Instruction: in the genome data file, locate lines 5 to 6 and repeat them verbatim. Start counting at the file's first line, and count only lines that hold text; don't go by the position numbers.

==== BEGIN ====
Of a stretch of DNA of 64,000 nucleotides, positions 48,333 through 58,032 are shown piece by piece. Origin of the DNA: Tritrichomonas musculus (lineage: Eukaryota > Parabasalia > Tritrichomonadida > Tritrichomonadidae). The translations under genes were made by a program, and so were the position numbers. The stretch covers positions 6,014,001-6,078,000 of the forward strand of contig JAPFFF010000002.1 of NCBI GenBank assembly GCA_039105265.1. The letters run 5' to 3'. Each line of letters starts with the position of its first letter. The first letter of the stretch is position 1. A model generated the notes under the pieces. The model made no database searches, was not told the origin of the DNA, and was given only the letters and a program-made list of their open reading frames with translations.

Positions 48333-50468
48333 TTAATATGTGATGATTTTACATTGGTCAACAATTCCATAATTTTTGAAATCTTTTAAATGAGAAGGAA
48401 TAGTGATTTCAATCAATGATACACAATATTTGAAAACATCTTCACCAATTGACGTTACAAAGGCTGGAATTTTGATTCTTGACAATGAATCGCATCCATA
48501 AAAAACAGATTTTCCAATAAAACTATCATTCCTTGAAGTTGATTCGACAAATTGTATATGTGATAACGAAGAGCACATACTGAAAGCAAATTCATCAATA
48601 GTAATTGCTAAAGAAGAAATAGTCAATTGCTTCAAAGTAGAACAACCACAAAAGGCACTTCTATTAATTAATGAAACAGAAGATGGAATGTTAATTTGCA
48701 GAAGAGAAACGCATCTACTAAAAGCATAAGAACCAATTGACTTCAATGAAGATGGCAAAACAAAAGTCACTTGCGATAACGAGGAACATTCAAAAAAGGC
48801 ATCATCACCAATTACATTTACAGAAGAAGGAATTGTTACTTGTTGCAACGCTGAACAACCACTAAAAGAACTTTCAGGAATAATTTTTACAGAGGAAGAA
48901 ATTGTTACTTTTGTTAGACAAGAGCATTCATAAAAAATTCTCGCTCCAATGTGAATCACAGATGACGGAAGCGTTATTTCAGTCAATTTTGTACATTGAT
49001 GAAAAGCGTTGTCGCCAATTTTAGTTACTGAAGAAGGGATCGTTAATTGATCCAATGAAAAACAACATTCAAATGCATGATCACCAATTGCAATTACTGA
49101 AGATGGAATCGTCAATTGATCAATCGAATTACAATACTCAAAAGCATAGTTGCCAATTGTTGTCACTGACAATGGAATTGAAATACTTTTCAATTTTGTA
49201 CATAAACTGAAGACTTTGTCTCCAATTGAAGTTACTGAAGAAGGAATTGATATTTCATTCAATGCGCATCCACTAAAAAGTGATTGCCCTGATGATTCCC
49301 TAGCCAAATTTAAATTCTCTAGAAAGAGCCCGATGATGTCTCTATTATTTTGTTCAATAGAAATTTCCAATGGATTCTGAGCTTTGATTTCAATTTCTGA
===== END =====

48501 AAAAACAGATTTTCCAATAAAACTATCATTCCTTGAAGTTGATTCGACAAATTGTATATGTGATAACGAAGAGCACATACTGAAAGCAAATTCATCAATA
48601 GTAATTGCTAAAGAAGAAATAGTCAATTGCTTCAAAGTAGAACAACCACAAAAGGCACTTCTATTAATTAATGAAACAGAAGATGGAATGTTAATTTGCA